I mean it.
If you like yourself, you are happier in your relationships.
A good friend told me her husband was pissing her off. “I can’t stand him anymore,” she said. Sometimes, we adults can sound a lot like the complaints I hear from my kids about school. “She does this! She does that!” And a mom’s response, “Don’t think about what other people are doing. Take care of your business.” Or my personal favorite, “Cook on your own grill.” Bing! This isn’t that much different sometimes.
So my advice to my friend starts with this: Focus on you now.
Fulfill yourself first because when you are fulfilled and feel the security that comes with that, you are much less likely to get annoyed with other people, judge other people, get irritated by other people. This is especially true of an intimate partner. (A study in the Journal of Psychology, 2009, asserts this self-conception-perception of partner correlation…)
It just makes sense, doesn’t it? If you have a negative self-view, you are more likely to view others and situations negatively. The more insecurities you have about yourself or in life, the more likely you are to lash out at other people.
Self-Improvement Process Starting Point: You
- Go get your hair done (or something like that). Indulge in beauty treatments that make you feel good about yourself. You are worth the investment.
- Exercise and eat right. What we put in our bodies affects how we feel. Whole, unprocessed foods … lots of vegetables and fruit … and grab an herbal tea instead of a diet soda. See how you feel after a week of that. The better you feel, the better you feel about the world and people around you.
- Get support. A couples counselor is a good idea. An individual counselor for you might be an even better idea. Find a counselor who will be a good listener and offer objective strategies. You can also talk to friends, mentors, ministers or others who will listen and not judge.
- Detach with compassion. When I tell people to detach, they usually think this is a green light to cut somebody out of their life. No, we detach with compassion by emotionally setting up sturdy boundaries with the other person. So, instead of taking personally something that someone says in one of those looping, negative arguments that don’t get anyone anywhere, excuse yourself, take some deep breaths, put on some relaxing music, and then kindly tell yourself that their behavior is their choice, and it is not a reflection of your worth. It’s like putting a golden gate between you and the darker parts of other people.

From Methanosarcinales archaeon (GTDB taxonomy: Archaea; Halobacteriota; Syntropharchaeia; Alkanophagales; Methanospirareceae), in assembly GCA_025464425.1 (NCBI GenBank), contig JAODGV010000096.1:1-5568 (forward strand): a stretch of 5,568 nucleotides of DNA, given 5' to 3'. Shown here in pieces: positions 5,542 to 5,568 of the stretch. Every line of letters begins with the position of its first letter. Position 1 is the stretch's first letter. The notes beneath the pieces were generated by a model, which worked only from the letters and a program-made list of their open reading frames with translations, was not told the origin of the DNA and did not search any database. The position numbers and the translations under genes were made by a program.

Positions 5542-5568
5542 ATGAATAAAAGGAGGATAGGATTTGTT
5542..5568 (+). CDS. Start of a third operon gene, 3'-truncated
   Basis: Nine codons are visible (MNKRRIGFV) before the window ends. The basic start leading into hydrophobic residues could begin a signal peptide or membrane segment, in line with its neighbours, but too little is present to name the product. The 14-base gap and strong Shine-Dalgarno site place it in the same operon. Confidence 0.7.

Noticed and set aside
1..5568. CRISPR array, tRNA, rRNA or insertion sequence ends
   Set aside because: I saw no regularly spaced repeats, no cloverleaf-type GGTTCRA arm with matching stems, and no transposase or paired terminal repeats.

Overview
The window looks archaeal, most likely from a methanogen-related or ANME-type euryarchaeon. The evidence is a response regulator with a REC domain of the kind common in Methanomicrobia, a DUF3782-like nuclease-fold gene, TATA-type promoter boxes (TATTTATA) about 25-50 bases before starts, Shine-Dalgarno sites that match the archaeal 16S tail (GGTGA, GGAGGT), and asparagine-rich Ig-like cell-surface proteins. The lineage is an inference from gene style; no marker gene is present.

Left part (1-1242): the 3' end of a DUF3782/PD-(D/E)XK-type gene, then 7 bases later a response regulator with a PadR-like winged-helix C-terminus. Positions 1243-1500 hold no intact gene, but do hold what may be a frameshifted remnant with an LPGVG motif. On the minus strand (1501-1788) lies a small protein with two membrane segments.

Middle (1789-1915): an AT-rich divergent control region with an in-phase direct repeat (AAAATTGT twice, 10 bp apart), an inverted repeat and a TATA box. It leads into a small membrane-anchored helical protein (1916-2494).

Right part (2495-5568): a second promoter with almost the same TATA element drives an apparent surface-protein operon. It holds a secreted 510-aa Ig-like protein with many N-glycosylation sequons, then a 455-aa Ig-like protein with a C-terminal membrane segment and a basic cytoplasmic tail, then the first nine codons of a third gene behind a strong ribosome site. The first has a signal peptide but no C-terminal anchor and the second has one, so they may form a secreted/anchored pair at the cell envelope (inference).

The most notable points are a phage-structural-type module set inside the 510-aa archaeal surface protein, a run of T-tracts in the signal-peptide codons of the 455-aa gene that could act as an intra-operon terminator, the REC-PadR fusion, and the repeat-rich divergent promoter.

- Find hope and encourage yourself. Everybody needs hope and encouragement. When we feel bad (and relationships can feel really, really bad sometimes), you need to mine for hope. Dig and find it. Difficulties are temporary. You will learn, grow and gain wisdom from your hard times. A better day is around the corner. I think the reason that Joel Osteen and other figures who are espousing hope and positivity have such a strong following because people are drawn to that right now. We need it. And there is a lot to be hopeful about, even if you can’t see it at the moment.
- Ask yourself hard questions. Are you annoyed and irritated because you are bored or dissatisfied with where you are in your career or your status in life? Are you judging yourself and projecting it onto other people? Or has your partner violated your trust by cheating or abusing … is your partner simply not around physically or emotionally … do you have different or conflicting values and beliefs? The quality of a relationship depends on many factors. Take an inventory of what means the most first. Counseling can help you focus on strengths and balance the view.
I like this saying: “Do valiantly, and hope confidently, and wait patiently.” (Carlyle)
Speaking of waiting patiently, a lot of relationships move in cycles. Sometimes couples have predictable cycles of negative issues they have to work through. Perhaps you are in a cycle. In that case, support yourself first with healthy choices and be patient. A lot can shift based on tensions at work and within one’s worldview day to day.
Sometimes doing nothing for a while and working on yourself is a bold and active move. Invest in some creative activities. Put together a playlist, do some painting, redecorate your bathroom. Arrange a beautiful bouquet for the kitchen table.
Cherilynn Veland, MSW, LCSW, is a counselor and coach based in Chicago. She has been helping individuals, couples, and families for more than 20 years. She is author of Stop Giving It Away, a new book about developing healthier relationships with yourself and others. The Stop Giving It Away movement aims to stop the detrimental level of self-sacrifice in which many women live and work.